Game plan: Go long

navy football

But how much Kaheaku-Enhada can play in his return is up in the air

November 01, 2008|By Don Markus | Don Markus,

Kaipo-Noa Kaheaku-Enhada is expected to start at quarterback for Navy today against Temple, but will he finish?

It is a reasonable question, considering how little Kaheaku-Enhada has played this season since partially tearing his hamstring during a preseason scrimmage in August and reinjuring it against Wake Forest on Sept. 27.

Asked how long he planned to play Kaheaku-Enhada, first-year Navy head coach Ken Niumatalolo said, "The whole game if he can last."

That is a big if.

After Kaheaku-Enhada missed the first two games, he made it through only half of the Sept. 13 game at Duke before sitting out the second half with heat exhaustion. The Midshipmen, leading at halftime, wound up losing by 10.

Kaheaku-Enhada returned the next week and played the entire game in a home win over Rutgers, but he hurt the hamstring again late in the first half of a road upset of then-No. 16 Wake Forest.

He has been out since.

"It's definitely frustrating, especially because it's my senior year," said Kaheaku-Enhada, who came into the season as a candidate for the Davey O'Brien Award given to the nation's top college quarterback. "I want to get back and help out the team. I've done nothing but sit on the sideline and criticize everybody."

When sophomore Ricky Dobbs came in after Jarod Bryant was injured twice in the first half of last week's 34-7 victory over Southern Methodist, Kaheaku-Enhada could be seen on the sideline congratulating Dobbs for the big plays that produced 224 rushing yards and four touchdowns while offering constructive criticism when Dobbs failed to make the proper reads or simply called the wrong plays.

"Coming from the quarterback position, we've got to be perfectionists," Kaheaku-Enhada said. "I'm pushing Ricky as much as I can. He's got the potential to be the best quarterback to come through this place. He's not there yet, but I'm pretty sure he's going to be there pretty soon."

Niumatalolo and offensive coordinator Ivin Jasper have made it clear Dobbs is their quarterback of the future but not necessarily of the present unless Kaheaku-Enhada gets hurt again or Bryant, who has a shoulder sprain, is unable to play.

When Kaheaku-Enhada has played this season, the triple-option offense seemed to be in better sync than when Bryant ran it. Though Niumatalolo has tried to deflect the blame from Bryant, he has acknowledged that Kaheaku-Enhada "is the starting quarterback for a reason."

The Midshipmen certainly expect to face a more difficult test against Temple (3-5) than they did against SMU.

"You can see [coach Al] Golden's hand in that," Niumatalolo said. "They're in the Penn State mold. Nothing fancy, but they're well-coached. They're a tough football team."

Niumatalolo said there are no plans to take out Kaheaku-Enhada even if the Midshipmen can build a big lead early.

"We're going to try to win first and then kind of go from there," Niumatalolo said. "We don't want to try to disrespect anybody. We know who we are."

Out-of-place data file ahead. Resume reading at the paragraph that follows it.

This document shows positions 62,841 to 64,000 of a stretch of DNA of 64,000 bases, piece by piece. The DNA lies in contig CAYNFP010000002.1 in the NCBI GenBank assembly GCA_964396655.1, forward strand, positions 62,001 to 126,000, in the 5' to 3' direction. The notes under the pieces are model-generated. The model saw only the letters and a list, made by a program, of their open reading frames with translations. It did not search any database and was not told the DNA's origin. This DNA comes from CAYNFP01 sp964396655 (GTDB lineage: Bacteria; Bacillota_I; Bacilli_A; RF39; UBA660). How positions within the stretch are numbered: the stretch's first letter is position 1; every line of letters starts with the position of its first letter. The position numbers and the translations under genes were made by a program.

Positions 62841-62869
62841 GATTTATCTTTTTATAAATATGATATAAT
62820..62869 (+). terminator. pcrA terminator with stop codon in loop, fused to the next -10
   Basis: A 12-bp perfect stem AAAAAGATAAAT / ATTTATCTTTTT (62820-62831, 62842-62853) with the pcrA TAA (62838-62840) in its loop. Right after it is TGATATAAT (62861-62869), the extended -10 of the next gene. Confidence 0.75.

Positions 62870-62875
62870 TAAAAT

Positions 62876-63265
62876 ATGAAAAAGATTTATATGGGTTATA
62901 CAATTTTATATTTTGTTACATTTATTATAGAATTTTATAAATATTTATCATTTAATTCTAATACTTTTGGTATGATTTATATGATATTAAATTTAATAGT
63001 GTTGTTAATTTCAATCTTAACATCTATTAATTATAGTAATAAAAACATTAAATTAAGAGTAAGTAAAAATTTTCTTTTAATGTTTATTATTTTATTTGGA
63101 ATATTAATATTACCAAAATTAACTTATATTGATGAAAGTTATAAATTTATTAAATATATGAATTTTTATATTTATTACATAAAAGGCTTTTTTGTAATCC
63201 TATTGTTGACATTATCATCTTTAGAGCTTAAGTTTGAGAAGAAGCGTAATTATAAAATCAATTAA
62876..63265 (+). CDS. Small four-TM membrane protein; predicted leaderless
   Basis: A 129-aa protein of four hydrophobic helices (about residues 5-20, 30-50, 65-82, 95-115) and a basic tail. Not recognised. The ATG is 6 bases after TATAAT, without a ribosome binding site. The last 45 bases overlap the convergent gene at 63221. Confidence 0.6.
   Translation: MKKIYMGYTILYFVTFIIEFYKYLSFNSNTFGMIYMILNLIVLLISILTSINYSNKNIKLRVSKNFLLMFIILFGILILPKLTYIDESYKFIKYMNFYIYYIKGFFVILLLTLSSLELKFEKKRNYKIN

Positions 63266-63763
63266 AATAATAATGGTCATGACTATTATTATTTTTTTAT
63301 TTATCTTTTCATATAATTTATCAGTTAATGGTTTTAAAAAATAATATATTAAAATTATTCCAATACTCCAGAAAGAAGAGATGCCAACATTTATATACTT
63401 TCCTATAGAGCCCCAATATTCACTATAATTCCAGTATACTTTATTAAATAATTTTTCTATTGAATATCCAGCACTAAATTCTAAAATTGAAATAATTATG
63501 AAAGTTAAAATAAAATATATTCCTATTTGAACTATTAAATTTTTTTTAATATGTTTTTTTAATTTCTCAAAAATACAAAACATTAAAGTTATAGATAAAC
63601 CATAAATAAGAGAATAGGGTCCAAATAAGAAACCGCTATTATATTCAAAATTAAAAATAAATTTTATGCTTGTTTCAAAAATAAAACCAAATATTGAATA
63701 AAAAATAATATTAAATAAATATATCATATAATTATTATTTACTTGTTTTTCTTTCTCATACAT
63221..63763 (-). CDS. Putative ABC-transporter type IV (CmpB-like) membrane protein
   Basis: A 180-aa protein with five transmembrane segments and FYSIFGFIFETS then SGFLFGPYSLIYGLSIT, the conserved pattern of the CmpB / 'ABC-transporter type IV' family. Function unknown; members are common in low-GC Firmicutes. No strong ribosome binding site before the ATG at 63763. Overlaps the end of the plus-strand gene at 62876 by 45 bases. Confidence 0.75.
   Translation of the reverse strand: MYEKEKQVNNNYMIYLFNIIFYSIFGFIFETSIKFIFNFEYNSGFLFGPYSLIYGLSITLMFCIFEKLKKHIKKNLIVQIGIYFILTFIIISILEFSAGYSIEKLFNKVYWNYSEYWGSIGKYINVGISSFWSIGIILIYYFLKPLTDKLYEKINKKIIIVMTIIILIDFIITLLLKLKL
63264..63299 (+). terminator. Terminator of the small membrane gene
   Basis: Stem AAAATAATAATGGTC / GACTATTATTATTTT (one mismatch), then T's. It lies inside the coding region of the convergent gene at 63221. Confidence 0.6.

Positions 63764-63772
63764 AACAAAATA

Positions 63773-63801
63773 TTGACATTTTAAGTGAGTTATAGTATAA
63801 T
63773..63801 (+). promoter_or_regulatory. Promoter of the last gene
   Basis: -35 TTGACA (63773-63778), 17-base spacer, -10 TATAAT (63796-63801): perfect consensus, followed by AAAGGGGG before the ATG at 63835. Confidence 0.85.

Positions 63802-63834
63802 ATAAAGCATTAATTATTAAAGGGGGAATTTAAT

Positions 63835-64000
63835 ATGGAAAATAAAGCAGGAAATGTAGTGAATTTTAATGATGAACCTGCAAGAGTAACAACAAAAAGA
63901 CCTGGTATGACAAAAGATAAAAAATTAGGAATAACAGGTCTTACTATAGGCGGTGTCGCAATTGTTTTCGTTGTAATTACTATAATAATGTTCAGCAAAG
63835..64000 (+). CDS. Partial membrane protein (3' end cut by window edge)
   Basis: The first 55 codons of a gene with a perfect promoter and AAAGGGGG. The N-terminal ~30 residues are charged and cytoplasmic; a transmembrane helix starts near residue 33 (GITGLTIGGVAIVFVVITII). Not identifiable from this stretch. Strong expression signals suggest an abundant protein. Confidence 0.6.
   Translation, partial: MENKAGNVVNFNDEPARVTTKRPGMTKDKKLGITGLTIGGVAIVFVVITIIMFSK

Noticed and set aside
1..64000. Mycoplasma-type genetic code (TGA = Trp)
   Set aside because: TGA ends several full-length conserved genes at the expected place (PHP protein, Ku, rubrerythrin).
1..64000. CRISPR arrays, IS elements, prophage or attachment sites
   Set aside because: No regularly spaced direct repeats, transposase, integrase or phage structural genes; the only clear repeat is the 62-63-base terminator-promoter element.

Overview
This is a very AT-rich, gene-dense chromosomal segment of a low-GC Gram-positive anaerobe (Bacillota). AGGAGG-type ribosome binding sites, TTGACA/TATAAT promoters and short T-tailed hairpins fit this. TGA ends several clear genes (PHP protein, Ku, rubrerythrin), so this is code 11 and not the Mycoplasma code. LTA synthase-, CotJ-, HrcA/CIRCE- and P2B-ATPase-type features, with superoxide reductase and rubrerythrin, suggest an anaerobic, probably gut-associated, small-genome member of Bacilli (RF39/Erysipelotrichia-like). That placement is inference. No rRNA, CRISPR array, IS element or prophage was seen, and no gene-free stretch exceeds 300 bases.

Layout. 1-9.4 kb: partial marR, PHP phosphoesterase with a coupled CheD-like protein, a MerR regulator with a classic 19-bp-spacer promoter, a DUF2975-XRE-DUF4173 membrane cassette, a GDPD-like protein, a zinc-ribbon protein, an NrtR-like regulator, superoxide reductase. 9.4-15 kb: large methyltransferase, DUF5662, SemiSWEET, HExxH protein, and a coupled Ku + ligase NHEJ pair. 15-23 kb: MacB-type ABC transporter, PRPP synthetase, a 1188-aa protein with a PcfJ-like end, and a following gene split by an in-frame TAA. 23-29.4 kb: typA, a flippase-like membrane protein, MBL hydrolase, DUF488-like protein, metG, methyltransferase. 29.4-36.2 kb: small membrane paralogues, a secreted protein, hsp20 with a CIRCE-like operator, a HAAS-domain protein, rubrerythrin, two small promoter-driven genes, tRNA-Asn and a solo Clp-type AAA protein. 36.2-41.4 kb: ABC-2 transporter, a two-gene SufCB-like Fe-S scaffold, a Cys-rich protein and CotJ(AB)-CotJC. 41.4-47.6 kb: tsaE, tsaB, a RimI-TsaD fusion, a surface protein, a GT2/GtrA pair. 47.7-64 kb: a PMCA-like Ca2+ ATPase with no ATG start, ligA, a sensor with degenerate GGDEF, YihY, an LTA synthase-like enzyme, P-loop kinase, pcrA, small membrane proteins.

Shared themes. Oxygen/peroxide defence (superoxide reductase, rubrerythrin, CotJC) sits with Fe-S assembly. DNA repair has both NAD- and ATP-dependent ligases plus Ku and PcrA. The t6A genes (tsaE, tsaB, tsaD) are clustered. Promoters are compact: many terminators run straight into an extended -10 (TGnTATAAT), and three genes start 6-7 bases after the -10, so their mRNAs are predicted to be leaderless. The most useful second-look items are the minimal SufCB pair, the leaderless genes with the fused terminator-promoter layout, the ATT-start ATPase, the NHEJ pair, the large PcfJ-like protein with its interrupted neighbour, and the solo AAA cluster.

After running strong at the end of practice Monday and Tuesday, Kaheaku-Enhada seemed to favor his left leg and not run as hard toward the end of practice Wednesday. He said he is not fully recovered from the second hamstring injury.

What might also explain Kaheaku-Enhada's push to get back onto the field is that his family from Hawaii has never seen him play at Navy-Marine Corps Memorial Stadium. How long Kaheaku-Enhada can stay in the game or how long Niumatalolo keeps him out there remains a question.

Asked whether he expected to finish today's game, Kaheaku-Enhada said: "I think the most important thing is winning. I really don't care if I finish the game as long as we win."

Notes:: Niumatalolo will wear a microphone for the CBS College Sports Network telecast and said he might have to hold his tongue a little. "I thought it would be great from an exposure standpoint," Niumatalolo said. "I think all that helps kids get an insight into your team. I'll try to remember, so I'll behave myself." ... Navy will honor its 33 seniors in a pre-game ceremony.

midshipmen today

Matchup: Temple (3-5) at Navy (5-3)

Time: 3:30 p.m.

Site: Navy-Marine Corps Memorial Stadium

TV: CBS College Sports Network

Radio: 1090 AM

Line: Navy by 7

Series: Tied at 4

Last meeting: Navy won, 30-19, in Philadelphia on Aug. 31, 2007.

Navy offense vs. Temple defense: The Owls will give up yards (more than 351 a game) but are ranked 25th in the country in scoring defense (18.1 points), meaning the Midshipmen will have to finish drives better than some of Temple's other opponents. The return of Kaipo-Noa Kaheaku-Enhada at quarterback should help, along with SB Shun White breaking off big runs for touchdowns in each of the past two games. FB Eric Kettani, who has been held to a combined 120 yards the past three games, could benefit the most from Kaheaku-Enhada's return because the holes have been there but Jarod Bryant and Ricky Dobbs weren't giving the ball to Kettani.

Navy defense vs. Temple offense: Helped by the rain, the Midshipmen had their best defensive game of the season last week against Southern Methodist. Temple is not exactly an offensive juggernaut, ranked next to last among Football Bowl Subdivision teams in total offense (251.1) and 115th in scoring (16.8). The Owls have allowed 21 sacks and are ranked 104th in passing, so defensive coordinator Buddy Green should let ends Jabaree Tuani and Matt Nechak tee off a little bit more than they did the past two weeks against better-passing teams.

Prediction: Navy 28, Temple 14

Don Markus

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